Kathmandu: University Sports Association of Nepal (USAN) is the only institution that seeks to blend academia with sports—two fields which are often viewed as poles apart in Nepal. Established in 2009, USAN has represented Nepal in various world sports activities such as Universiad. Since 2011, it has participated in over 31sessions of universiad.
But it has not been able to function well in recent times due to lack of resources and funds, according to Purna Singh Bohara, the General Secretary of USAN, who has been leading the Nepali delegations in international sports since 2011.
He is unhappy that policy makers and academia did not understand the worth of such a body and the importance of linking sports with academia. “Some people may think I am doing this for fun. They do not understand how important university sports association is,” he said.
Bohara is the one who introduced this concept of university sports in Nepal. “I was the one who first brought this concept to Nepal, and I am proud of this,” he said.
USAN serves as a member organization of International University Sports Federation (FISU). Several colleges are affiliated with USAN and this is a good thing but USAN is struggling with resource crunch, which according to Bohara, no government authority is willing to address. “I have not been able to pay office rent for the last few months,” he said. Things have become more challenging for him as government bodies do not provide financial assistance even as he takes Nepal’s sports delegations to foreign countries in universiad.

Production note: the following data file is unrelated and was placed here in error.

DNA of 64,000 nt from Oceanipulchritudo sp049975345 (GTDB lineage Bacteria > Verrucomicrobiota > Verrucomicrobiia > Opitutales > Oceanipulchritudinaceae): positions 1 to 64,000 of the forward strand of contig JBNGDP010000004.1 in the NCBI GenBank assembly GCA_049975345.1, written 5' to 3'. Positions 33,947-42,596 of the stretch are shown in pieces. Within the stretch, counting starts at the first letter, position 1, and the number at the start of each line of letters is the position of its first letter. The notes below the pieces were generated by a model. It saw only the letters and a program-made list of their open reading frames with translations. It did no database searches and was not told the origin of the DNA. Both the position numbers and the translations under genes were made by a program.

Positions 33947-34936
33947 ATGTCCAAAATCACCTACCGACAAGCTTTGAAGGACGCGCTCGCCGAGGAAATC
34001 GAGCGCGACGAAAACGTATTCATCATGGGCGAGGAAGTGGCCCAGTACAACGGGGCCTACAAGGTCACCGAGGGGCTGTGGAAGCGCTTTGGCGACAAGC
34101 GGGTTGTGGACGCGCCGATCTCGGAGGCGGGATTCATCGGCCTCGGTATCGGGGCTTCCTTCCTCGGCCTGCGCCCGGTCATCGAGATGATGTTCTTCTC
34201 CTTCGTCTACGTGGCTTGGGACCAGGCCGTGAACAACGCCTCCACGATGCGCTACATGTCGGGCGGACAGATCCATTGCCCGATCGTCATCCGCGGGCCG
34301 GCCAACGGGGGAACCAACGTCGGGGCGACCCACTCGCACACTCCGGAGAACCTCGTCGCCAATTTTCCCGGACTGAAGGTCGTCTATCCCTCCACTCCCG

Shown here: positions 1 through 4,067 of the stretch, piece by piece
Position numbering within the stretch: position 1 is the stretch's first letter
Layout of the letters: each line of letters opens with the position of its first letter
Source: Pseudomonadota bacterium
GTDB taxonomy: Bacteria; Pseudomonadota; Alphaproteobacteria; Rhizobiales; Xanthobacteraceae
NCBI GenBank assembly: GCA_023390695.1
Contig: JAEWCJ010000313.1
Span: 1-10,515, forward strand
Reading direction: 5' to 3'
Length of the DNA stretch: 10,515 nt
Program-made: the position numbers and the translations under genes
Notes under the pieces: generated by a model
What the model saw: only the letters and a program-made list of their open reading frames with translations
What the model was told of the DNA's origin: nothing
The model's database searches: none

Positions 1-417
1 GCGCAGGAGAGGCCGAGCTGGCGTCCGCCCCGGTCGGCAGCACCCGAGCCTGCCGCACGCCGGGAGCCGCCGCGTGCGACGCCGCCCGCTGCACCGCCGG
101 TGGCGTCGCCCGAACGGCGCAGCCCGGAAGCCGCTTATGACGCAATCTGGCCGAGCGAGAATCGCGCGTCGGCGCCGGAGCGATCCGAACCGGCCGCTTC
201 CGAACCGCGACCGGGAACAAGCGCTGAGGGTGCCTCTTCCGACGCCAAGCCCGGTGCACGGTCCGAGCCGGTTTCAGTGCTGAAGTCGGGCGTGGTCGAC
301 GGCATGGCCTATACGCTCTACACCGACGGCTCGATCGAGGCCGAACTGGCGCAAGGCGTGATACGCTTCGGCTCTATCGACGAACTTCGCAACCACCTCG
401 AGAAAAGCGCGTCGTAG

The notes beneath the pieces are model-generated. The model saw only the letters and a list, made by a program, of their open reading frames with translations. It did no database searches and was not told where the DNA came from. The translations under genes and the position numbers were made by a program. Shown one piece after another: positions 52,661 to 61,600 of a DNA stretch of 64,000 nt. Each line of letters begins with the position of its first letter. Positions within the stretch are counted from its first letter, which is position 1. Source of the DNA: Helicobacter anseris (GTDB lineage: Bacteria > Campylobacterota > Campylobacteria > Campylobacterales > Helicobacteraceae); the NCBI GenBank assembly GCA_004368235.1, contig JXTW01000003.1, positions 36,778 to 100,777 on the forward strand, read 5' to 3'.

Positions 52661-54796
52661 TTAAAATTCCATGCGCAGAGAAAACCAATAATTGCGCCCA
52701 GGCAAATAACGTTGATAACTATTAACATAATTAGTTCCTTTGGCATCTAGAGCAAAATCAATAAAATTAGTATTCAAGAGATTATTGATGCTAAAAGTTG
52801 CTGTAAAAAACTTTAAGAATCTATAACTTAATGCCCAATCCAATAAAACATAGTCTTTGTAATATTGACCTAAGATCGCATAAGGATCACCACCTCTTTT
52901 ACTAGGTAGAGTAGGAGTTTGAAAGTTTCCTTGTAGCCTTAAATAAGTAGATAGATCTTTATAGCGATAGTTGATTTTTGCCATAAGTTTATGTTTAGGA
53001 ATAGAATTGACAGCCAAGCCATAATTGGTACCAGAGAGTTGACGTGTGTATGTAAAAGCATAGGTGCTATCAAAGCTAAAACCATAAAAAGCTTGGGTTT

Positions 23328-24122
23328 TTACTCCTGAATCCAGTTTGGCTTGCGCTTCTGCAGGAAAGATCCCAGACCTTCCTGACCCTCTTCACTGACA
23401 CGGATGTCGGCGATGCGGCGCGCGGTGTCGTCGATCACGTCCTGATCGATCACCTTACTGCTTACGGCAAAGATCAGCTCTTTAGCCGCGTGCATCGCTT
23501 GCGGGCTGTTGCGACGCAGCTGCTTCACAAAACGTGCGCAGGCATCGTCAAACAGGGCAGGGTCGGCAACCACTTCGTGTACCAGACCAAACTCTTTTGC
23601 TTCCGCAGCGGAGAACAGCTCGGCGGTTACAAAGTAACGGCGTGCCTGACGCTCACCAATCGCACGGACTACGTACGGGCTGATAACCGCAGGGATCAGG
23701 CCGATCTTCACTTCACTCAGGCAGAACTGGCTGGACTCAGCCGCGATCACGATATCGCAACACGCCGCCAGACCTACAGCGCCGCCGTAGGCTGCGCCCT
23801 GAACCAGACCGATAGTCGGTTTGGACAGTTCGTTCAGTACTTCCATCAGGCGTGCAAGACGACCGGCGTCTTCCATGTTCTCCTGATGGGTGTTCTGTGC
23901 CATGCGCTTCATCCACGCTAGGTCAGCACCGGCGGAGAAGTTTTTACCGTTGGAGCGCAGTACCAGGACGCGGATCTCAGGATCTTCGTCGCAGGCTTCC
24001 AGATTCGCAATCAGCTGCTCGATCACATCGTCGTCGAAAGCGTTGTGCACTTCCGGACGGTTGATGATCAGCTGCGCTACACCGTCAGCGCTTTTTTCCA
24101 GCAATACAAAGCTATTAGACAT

For example, he will be leading the delegation to represent Nepal in FISU World University Games being held in Chengdu of China from July end. “It’s an event of international reputation and I am finalizing the names of the delegates and sportspeople to participate in it,” he said. “But the trouble is the participants will have to bear the expenses on their own which they are not willing to do.”
In previous years, USAN did not face such crisis because it would be supported with some money by National Sports Council but for the last two years, USAN has not been given any support by the government authorities. “How will then this institution run?” He asked.
“If the sports council or ministry of education provides even small support, it would mean a lot for us,” Bohara said.
If the universities and their constituent and affiliated colleges raise even the smallest amount of money to contribute for enhancement of USAN, it would take the idea of university sports to a next level, said Bohara.